The females of just about every species of bird were created with the most bland colouring, but for the most impressive reasons. Every bird's colours perfectly suit the the colours of the trees, grass, sand, mud or whatever background they were meant to nest in. They were blended to fit the environment for which they were created, and this was done with perfect intention. If you look at all the colourful male birds that standout, notice that the vast majority of them have no part in nesting. Then take a look at all the males that have a similar look to the females. The majority of these well camouflaged males take part in the nesting and incubating. This was all done to protect the nesting birds and their young during the most vulnerable time of their life. This shows the brilliance of creation across MILLIONS of birds, and it doesn't even scratch the surface of miracles within all of nature.
This female Ruby-throat provided a few years of entertainment, along with the young that she always brought to our garden. 2012 N.E. of Edmonton, AB.
I touched briefly on hummingbird gardens in a recent post, but I want to elaborate on it a bit. Flowers and feeders are essential for attracting hummingbirds and keeping them around your garden. They go hand in hand when creating the perfect hummingbird paradise. You might ask, "can I go with just one or the other?" My answer would be quite simple. If you want to be really successful at attracting hummingbirds, then it's important to have both flowers and feeders present. Flowers provide large targets and quickly get their attention. In Springtime we have entirely an adult population, so feeders are first priority to all of them. All hummingbirds from the previous year will have learned what feeders are and always gravitate to them over flowers. However, they have that instinctive trigger that sets off every time they see a mass of color. It draws them in, and from that point they choose according to their priority list.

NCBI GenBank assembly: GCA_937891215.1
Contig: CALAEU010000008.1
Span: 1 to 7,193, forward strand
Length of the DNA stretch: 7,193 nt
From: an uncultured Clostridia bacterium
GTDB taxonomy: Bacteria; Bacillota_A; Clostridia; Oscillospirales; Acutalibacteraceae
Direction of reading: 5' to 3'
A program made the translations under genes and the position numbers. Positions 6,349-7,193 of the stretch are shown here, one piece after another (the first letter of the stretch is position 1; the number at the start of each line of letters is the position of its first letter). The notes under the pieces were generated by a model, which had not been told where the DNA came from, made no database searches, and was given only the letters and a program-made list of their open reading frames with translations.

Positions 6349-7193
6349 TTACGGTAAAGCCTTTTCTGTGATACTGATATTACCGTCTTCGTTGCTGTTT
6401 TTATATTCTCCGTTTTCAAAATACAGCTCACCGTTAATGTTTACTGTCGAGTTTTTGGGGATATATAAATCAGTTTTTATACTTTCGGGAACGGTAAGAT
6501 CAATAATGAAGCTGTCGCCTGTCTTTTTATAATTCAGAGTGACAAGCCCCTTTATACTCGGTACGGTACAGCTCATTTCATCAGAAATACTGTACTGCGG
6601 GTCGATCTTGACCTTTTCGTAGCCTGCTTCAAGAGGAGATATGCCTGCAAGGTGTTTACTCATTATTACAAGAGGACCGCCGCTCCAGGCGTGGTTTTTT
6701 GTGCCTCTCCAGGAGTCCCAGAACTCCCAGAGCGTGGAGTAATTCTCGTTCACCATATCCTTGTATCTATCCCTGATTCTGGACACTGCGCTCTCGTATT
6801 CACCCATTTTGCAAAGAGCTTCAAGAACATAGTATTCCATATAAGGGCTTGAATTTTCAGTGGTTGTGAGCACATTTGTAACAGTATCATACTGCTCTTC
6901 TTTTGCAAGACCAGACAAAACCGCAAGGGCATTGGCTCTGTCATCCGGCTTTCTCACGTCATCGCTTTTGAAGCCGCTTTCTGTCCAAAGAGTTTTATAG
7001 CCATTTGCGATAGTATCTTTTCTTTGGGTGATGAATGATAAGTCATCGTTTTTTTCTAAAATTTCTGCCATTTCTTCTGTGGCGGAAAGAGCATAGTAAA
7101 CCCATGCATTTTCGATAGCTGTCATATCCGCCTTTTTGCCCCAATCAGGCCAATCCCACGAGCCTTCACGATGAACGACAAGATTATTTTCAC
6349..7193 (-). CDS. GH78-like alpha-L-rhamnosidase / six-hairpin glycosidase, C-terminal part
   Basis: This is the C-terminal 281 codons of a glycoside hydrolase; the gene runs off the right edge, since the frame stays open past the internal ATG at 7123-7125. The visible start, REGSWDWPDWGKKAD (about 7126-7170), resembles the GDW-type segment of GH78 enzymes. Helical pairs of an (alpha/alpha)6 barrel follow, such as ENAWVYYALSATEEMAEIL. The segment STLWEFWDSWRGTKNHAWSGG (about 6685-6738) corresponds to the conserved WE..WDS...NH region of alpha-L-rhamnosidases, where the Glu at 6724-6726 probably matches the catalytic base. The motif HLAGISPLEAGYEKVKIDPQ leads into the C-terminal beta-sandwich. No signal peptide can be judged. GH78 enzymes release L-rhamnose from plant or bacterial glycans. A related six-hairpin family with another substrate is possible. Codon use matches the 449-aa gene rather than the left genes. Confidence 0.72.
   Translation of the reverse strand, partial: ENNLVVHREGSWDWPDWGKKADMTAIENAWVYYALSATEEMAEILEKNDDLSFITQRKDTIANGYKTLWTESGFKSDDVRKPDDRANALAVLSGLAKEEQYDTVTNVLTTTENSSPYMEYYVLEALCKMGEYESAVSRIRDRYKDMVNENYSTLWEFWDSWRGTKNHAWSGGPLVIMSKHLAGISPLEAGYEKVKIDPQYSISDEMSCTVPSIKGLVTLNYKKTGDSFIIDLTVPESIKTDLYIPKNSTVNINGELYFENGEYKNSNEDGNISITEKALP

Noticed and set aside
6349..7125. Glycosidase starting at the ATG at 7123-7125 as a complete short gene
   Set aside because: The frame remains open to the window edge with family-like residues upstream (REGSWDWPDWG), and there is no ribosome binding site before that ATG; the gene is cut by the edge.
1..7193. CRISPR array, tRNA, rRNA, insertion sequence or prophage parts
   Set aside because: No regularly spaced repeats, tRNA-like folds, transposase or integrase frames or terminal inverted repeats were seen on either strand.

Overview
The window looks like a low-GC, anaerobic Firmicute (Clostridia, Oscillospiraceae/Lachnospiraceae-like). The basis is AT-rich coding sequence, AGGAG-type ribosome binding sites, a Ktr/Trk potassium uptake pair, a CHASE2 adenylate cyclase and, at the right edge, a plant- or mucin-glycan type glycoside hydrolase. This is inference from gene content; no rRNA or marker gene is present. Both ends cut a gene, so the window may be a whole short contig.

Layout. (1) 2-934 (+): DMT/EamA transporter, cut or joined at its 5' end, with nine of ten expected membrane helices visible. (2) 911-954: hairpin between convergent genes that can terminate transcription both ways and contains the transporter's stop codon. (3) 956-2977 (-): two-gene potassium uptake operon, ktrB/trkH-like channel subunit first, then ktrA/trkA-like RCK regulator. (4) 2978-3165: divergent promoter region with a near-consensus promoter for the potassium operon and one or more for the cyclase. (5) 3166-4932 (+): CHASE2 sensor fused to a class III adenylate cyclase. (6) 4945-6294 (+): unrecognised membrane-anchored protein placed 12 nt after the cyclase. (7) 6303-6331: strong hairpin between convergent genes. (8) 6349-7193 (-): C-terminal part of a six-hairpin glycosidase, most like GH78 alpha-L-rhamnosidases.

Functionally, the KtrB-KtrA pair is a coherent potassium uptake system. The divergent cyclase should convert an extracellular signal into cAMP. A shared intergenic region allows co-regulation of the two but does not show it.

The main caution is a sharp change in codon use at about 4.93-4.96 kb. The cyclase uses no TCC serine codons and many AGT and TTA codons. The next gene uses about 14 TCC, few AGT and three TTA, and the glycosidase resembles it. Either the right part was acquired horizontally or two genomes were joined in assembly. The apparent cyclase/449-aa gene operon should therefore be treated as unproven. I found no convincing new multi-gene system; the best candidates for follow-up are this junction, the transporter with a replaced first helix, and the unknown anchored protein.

Young birds instinctively choose flowers first. As a matter of fact, a young hummingbird may go several weeks without discovering the benefits of a feeder, and this is NOT to say that they prefer flowers over feeders. It simly means they haven't figured out feeders yet. Flowers are crucial for attracting the young. I've always said, flowers attract hummingbirds and feeders keep hummingbirds, but until the point that young birds understand a feeder, we have to have enough alternate food sources available to keep them satisfied, until they solve the feeders.
Today I want to focus on flower choices for each season. It's of the utmost importance that we choose flowers for every important time throughout the hummingbird season. Although I choose flowers suitable for my times, you will have to choose flowers perfect for your seasons, and these times will vary greatly across the continent.
Bergenias are one of my favorite perennials for first thing in Spring. They are also one of the few choices of perennials that are in full bloom at the time the first hummingbird show up for the season.
Because I have limited choices for blooming perennials early on, I have to make up for it with annuals. Some annuals I plant directly from seed so they won't have an impact until the young birds leave the nest in late July and August. Then there are those that I start indoors a few months before the last frost. My first choice would be Million Bells. They bloom like no other annual, they are remarkably hardy and can withstand mild frosts, and will continue blooming for the remainder of the season. Hummingbirds, both adults and juveniles are attracted to them.